Borough teams up with Waterbury Hospital for vaccination clinic


By Andreas Yilma, Staff Writer

A tent is set up behind the Naugatuck Parks and Recreation building, the former armory, on Rubber Avenue on Jan. 21 for a drive-thru COVID-19 vaccination clinic. Waterbury Hospital and Naugatuck partnered to open the clinic, which will began administering vaccines Jan. 25. -ANDREAS YILMA

NAUGATUCK — Naugatuck and Waterbury Hospital have partnered to open a COVID-19 vaccination clinic in the borough.

The drive-thru vaccination clinic is scheduled to open Monday in the parking lot of the parks and recreation building — the former armory — on Rubber Avenue next to Naugatuck High School.

“Waterbury Hospital approached us to provide us with an additional supplemental site,” Mayor N. Warren “Pete” Hess said. “The best location is the parking lot between the high school and the armory.”

People will be able to access the clinic through high school grounds. Borough officials will open the gate between school grounds and the former armory site, Hess said.

Waterbury Hospital Director of Communications Lauresha Xhihani said people will need to register through the Vaccine Administration Management System to schedule an appointment to get a vaccine. For information, visit

Only people eligible to receive vaccines under the state’s vaccine distribution plan and those with appointments can get a vaccine at the clinic.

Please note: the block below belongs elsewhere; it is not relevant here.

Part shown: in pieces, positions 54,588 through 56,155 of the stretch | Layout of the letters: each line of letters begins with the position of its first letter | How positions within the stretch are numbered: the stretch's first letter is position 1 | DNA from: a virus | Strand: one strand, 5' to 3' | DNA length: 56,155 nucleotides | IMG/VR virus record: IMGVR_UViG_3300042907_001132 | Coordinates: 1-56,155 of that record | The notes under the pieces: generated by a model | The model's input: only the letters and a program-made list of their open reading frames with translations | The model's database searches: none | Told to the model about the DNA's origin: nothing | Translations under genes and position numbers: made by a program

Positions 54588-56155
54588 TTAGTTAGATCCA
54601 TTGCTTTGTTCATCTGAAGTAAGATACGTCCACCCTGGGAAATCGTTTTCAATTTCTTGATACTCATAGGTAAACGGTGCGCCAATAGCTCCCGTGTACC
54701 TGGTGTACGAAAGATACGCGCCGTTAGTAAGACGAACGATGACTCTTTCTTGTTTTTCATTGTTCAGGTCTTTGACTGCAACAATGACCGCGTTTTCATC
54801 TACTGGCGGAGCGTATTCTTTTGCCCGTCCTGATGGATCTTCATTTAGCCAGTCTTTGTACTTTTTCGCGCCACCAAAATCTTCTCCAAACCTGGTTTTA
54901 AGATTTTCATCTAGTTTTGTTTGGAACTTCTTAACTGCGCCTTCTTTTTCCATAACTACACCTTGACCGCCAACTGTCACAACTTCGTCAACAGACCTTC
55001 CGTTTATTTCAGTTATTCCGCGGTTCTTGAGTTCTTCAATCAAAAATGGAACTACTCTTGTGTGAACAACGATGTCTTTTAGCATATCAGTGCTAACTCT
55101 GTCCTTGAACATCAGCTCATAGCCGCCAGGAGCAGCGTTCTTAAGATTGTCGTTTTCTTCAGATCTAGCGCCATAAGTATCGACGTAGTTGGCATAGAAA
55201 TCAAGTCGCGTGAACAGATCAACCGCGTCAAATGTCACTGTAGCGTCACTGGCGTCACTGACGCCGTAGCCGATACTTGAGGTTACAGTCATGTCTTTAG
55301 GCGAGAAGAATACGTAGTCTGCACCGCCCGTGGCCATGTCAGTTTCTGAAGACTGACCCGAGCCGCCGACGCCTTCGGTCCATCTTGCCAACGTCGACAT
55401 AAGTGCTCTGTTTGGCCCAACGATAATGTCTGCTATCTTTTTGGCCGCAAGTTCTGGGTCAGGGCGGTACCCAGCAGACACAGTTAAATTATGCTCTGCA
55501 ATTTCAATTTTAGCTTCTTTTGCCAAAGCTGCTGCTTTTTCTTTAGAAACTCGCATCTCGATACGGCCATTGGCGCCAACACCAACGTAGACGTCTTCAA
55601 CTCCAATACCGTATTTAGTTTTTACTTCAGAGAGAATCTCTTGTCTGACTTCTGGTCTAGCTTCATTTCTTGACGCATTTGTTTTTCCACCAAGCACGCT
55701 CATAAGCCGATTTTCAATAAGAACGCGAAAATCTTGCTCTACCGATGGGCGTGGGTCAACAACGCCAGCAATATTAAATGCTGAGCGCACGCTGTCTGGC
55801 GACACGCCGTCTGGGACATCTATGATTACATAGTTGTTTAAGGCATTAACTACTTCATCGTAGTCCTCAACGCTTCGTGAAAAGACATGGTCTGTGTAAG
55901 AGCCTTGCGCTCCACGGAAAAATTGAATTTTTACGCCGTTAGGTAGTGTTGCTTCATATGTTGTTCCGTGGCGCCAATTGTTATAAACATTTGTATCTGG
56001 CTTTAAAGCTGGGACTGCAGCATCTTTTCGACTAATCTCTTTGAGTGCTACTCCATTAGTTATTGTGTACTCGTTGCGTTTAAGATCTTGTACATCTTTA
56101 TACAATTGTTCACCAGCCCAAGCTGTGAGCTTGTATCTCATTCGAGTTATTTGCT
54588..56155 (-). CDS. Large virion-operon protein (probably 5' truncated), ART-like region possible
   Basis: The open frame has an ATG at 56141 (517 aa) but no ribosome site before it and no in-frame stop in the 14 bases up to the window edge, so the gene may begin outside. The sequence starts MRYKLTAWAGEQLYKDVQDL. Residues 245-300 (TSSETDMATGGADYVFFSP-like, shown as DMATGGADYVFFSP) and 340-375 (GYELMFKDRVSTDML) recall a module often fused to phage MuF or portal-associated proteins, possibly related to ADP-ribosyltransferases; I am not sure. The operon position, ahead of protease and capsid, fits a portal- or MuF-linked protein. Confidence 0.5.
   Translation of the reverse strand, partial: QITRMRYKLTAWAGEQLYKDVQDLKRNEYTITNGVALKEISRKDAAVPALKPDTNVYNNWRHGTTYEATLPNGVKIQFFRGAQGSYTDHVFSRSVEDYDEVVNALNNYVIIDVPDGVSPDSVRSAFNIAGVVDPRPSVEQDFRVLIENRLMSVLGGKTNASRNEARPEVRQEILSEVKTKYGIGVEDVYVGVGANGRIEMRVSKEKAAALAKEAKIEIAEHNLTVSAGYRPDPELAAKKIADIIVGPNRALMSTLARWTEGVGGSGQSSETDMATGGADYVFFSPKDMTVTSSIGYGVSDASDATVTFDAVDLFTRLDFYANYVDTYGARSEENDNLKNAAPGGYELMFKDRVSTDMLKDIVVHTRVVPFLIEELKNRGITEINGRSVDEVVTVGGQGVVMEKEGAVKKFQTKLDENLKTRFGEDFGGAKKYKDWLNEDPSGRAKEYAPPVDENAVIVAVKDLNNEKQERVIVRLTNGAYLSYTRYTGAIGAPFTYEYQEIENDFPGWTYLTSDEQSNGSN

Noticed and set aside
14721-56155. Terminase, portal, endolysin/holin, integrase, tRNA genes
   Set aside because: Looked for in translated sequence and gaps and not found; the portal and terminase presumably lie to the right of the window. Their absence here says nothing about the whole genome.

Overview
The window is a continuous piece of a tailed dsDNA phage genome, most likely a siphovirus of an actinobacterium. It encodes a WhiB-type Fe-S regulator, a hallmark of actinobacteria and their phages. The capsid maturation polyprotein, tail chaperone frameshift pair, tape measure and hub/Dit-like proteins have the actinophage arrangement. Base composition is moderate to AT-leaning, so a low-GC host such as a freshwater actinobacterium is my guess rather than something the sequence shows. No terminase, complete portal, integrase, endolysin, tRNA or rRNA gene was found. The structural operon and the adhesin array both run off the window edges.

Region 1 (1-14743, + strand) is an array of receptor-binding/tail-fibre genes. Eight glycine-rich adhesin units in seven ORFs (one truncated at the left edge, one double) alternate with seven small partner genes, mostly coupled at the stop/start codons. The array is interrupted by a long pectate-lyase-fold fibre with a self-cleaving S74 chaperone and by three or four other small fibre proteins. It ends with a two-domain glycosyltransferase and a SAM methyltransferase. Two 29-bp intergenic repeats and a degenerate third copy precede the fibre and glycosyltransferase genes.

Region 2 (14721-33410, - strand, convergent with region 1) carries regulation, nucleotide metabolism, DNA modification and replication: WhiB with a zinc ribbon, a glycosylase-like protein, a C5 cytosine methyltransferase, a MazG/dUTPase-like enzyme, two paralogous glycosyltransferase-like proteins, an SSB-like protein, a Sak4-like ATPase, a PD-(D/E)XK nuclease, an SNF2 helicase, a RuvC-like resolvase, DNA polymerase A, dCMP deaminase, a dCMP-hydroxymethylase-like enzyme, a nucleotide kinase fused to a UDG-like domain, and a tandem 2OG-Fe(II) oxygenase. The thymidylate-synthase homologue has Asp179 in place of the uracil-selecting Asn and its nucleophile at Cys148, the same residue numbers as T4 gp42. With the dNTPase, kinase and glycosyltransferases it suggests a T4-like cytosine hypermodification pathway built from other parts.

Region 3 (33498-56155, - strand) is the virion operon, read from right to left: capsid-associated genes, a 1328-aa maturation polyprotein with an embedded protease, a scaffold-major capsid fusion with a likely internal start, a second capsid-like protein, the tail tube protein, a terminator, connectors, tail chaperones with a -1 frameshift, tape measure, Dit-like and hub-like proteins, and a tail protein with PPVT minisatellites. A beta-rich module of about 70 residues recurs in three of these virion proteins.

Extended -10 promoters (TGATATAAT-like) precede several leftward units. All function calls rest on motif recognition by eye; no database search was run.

Under Phase 1a of the state’s plan, vaccines are now being administered to direct care providers and other critical workers in health care settings, residents and staff of long-term care facilities, and first responders at risk of exposure. Residents age 75 and older can now also register for appointments for vaccinations.

Residents age 65 to 74 should be able to start scheduling appointments in early February as the first group under Phase 1b of the plan to be immunized.

“We want to vaccinate as many people as possible so that we can take care of our community, stop the spread (of COVID-19) and save lives,” Xhihani said. “We’re trying the best we can with the resources that we have to extend out to the community.”

After people are vaccinated in their cars, they will be monitored for 15 minutes if they have no allergies and a half an hour if they have a history of allergies, Waterbury Hospital Director of Business Development Jeremy Rodorigo said.

Rodorigo said 100 people are registered for the first day of the clinic. The hope is to distribute 300 doses per day when the clinic is fully up and running, Rodorigo said. The clinic will administer either the Pfizer or Moderna vaccine.

“We’re confident that we are going to be able to meet the demands as people register,” Xhihani said.

Waterbury Hospital pharmacists and nurses, Naugatuck firefighters and EMTs from Beacon Hose Co. No. 1 in Beacon Falls will administer the vaccines, said Rodrigo, who is also the public information officer for Beacon Hose.

There will be some costs to the borough, Hess said. Officials will seek reimbursement through the Federal Emergency Management Agency, he said.

“The hospital oversees the entire operations, but we’re working collaboratively with the borough because they’re providing the human resources,” Rodorigo said. “Neither one can do the operation without the other.”

Vaccination clinics are opening up across the state as health officials work to get people vaccinated.

Waterbury Hospital was set to open another vaccination clinic at Post University in Waterbury this past Monday. Naugatuck Valley Health District is holding immunization clinics at the Seymour Community Center. Chesprocott Health District is operating a clinic at the Cheshire community pool, and Griffin Health is running one in Shelton.